As a woman of a certain age, news of the “Dirty Dancing” remake should upset me. After all, I was a teenager in 1987, the summer the movie danced to the top of the box office. My generation of chicks turned the low-budget movie into a sleeper hit and Patrick Swayze into a sex symbol.
I was not one of those chicks. I did not rush to the town’s only first-run, two-screen theatre to watch the movie. When a classmate bragged a few weeks after “Dirty Dancing’s” release that she had seen it more than 20 times, I thought she was either lying or really bad at math.
When I finally saw the movie, I didn’t understand why anyone would watch it more than once and I certainly couldn’t understand why all the girls had breathlessly moaned about that Johnny Castle guy.
The movie was not without charms, though, including the line, “Nobody puts Baby in a corner.”
I also love the song, “(I’ve Had) The Time of My Life.” I frequently fill my office with ’80s music and, one day, I’ll finally sweep the piles of work to the floor, jump on my desk and have the time of my life…until I break something.
Otherwise, I’ve never understood the fuss. This isn’t revisionist history or a case of looking back on another era and wondering, “What were they thinking?” I lived through “Dirty Dancing” and wondered the entire time, “What are they thinking?”
The movie had music and dancing, and teenage girls love music and dancing, but to understand my generation’s love of the movie, you must understand their love for Swayze.
That’s something I’ve never been able to do.
Patrick Swayze was, at best, my third favorite of the three Curtis brothers from “The Outsiders,” and he was the guy making all the girls swoon? Granted, the dude could dance and Johnny defended the knocked-up girl, but Swayze?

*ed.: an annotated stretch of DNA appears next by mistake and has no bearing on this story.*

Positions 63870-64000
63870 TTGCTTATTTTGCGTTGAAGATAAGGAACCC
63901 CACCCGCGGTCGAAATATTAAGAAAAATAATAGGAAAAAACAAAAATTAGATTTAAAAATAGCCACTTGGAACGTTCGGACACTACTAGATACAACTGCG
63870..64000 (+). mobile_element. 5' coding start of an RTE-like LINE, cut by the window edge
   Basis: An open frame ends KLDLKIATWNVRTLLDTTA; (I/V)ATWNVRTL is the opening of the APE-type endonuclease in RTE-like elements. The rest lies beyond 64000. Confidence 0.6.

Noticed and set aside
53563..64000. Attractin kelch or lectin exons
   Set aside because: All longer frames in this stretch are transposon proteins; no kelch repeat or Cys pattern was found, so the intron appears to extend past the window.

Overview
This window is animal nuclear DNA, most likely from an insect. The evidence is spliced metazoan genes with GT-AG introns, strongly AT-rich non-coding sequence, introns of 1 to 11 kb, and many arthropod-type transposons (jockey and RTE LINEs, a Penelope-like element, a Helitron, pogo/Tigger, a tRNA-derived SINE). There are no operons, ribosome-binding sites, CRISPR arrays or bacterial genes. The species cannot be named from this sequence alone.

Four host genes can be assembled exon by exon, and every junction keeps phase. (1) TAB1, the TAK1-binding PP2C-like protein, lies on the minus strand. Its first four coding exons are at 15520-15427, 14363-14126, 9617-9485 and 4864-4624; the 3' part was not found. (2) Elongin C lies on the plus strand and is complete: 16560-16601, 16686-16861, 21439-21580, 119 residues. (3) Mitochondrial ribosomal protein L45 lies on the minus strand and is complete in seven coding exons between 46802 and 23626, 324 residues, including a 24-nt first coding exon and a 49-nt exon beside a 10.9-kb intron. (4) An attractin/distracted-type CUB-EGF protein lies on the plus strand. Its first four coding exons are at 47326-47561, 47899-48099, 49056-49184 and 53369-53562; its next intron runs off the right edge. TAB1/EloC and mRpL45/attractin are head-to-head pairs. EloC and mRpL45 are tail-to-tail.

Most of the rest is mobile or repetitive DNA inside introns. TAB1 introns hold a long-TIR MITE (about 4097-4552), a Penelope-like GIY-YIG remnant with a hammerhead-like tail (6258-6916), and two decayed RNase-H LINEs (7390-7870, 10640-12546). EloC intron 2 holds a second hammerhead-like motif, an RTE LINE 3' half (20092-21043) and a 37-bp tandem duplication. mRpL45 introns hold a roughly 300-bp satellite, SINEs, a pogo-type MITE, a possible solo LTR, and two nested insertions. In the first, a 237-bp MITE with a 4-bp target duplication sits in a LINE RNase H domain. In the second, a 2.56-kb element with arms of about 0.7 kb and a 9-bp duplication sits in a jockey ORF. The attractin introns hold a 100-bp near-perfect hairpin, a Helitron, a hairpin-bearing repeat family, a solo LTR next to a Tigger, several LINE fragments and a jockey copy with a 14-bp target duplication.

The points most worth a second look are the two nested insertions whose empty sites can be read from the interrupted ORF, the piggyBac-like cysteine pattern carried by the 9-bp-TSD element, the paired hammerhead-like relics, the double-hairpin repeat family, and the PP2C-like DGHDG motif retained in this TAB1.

I guess they couldn’t resist the forbidden romance between good girl, Baby, and the older guy, Johnny, who’s a little rough around the edges. Me, I found Baby irritating and thought Johnny and the knocked-up girl should cut a rug out of the Catskills and leave Baby crying in a corner.
If I hoped I would leave the movie behind in high school, I learned differently in college where I endured showings of it and listened to friends gush about their love for Johnny. In real life, I’ve encountered adult women who return to work on Monday kicking up their heels because they watched a “Dirty Dancing” marathon that weekend and men who say, “My wife watched that, too.”
Yeah, I know, it’s just me. I’ve never been a romantic and I boogie to a beat only I can hear.
Still, it would be nice for one person to agree that the lyrics to “She’s Like the Wind” make no sense. “She’s like the wind through my tree…” What the heck?
And I have to be honest, it’s not like I don’t use the “Dirty Dancing” franchise to my own benefit. The town upgraded from a two-screen theatre to a 10-screen “cinema” more than a decade ago, but pickings are sometimes still slim especially when you’re looking for a new release to review. That’s what I was doing back in 2004, the weekend everybody flocked to the theatre to watch “The Passion of the Christ.” I knew if I reviewed that movie as anything but the “greatest most inspiring cinematic masterpiece ever committed to celluloid,” I might not be able to go back to work.
I found an alternative title. As I entered the building, I saw a woman from work, a minister’s wife who once asked if I was Goth.
“What are you watching today?” I asked.
Smiling serenely, she answered, “‘The Passion.’ And you?”
“Dirty Dancing: Havana Nights.”